Posted: October 1, 2015 Contributor: PRJKT RUBY
Colorado: A Birth Control Success Story, Now at Risk
Starting in 2009, Colorado introduced a groundbreaking birth control campaign that not only lowered abortion rates substantially, but also teen pregnancy rates as well.
What was their secret for success?
The changes began with an anonymous private grant that allowed the Colorado Family Planning Initiative (an agency run by the state) to provide free or reduced price IUDs (implantable long term birth control) to more than 30,000 women. That private grant is set to run out of funding this year.
Now with the recent decision of GOP lawmakers to discontinue state funding for this highly successful program, it’s future is unknown.
So just how successful was it?
Between 2009 and 2013, teen mothers dropped by 40% and abortions were reduced 35%. In addition to this, the fiscal benefits for the state were fantastic.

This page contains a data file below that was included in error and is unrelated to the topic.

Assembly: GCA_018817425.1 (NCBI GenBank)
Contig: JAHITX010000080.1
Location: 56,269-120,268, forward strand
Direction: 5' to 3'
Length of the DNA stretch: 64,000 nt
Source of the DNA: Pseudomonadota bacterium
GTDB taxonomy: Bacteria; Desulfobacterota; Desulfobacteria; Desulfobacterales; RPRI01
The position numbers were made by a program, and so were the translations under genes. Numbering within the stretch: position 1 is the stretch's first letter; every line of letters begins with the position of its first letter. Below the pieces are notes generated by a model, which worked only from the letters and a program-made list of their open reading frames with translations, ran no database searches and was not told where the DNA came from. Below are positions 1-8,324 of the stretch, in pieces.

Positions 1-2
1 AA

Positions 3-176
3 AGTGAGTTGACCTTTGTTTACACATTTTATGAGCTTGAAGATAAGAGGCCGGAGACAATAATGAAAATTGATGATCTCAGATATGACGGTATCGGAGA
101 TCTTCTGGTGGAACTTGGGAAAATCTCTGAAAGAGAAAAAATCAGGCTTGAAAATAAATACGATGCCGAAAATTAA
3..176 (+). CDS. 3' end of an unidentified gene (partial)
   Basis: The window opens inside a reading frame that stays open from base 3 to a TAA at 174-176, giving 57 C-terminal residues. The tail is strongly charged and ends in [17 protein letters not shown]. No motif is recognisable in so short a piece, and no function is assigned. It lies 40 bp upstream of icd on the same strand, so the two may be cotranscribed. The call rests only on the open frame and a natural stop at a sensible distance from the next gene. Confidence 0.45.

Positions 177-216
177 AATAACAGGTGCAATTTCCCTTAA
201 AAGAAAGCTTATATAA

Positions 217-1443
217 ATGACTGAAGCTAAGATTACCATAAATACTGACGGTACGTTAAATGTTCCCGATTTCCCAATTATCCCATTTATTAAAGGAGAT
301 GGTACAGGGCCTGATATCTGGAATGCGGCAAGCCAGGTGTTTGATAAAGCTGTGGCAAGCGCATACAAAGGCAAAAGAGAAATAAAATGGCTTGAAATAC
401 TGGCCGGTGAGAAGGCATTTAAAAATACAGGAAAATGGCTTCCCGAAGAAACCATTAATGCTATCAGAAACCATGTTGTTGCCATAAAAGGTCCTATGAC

Colorado officials reported that taxpayers saved nearly $80 million in Medicaid costs that would have been spent on healthcare for these women and children had birth control not been provided. IUDs have a a failure rate of less than 1% and are fully reversible, according to the CDC.
So why is such a highly successful campaign now at risk of losing funding? According to a USA Today article on the topic, the Colorado Family Action group has been one of the leading advocates for shutting the doors on the program. They reportedly believe that by allowing the government to help give teens access to long-term birth control without a parent’s consent, they are putting themselves between teens and their parents. Furthermore, they believe that teens will not fully understand the consequences associated with engaging in sexual activity. Some also believe that IUDs are a form of abortion, which they report is against their religion. Ironically, from a medical standpoint, IUDs prevent the need for countless abortions each year.
This situation is sounding reminiscent of the continued battles that Planned Parenthood has been facing. Cutting off funding for family planning organizations has proven to deeply impact low income women who rely on these programs for their family planning.